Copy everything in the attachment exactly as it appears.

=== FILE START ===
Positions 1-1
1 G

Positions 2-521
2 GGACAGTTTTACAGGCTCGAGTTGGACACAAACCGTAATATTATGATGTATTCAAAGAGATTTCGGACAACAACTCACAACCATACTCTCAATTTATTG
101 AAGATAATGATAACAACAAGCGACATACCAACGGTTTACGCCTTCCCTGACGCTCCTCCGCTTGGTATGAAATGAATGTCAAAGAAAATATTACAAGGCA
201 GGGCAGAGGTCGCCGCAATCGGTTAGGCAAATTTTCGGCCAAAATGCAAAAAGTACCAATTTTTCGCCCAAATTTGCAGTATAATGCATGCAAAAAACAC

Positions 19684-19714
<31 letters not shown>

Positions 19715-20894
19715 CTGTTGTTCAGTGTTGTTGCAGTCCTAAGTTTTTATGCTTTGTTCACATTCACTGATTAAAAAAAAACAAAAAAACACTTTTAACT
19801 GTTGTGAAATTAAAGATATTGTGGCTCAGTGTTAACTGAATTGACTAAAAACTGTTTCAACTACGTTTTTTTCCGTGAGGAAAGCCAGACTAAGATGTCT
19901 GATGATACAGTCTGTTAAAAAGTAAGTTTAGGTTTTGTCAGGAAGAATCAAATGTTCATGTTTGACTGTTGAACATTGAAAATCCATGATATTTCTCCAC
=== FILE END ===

Positions 1-1
1 G

Positions 2-521
2 GGACAGTTTTACAGGCTCGAGTTGGACACAAACCGTAATATTATGATGTATTCAAAGAGATTTCGGACAACAACTCACAACCATACTCTCAATTTATTG
101 AAGATAATGATAACAACAAGCGACATACCAACGGTTTACGCCTTCCCTGACGCTCCTCCGCTTGGTATGAAATGAATGTCAAAGAAAATATTACAAGGCA
201 GGGCAGAGGTCGCCGCAATCGGTTAGGCAAATTTTCGGCCAAAATGCAAAAAGTACCAATTTTTCGCCCAAATTTGCAGTATAATGCATGCAAAAAACAC

Positions 19684-19714
<31 letters not shown>

Positions 19715-20894
19715 CTGTTGTTCAGTGTTGTTGCAGTCCTAAGTTTTTATGCTTTGTTCACATTCACTGATTAAAAAAAAACAAAAAAACACTTTTAACT
19801 GTTGTGAAATTAAAGATATTGTGGCTCAGTGTTAACTGAATTGACTAAAAACTGTTTCAACTACGTTTTTTTCCGTGAGGAAAGCCAGACTAAGATGTCT
19901 GATGATACAGTCTGTTAAAAAGTAAGTTTAGGTTTTGTCAGGAAGAATCAAATGTTCATGTTTGACTGTTGAACATTGAAAATCCATGATATTTCTCCAC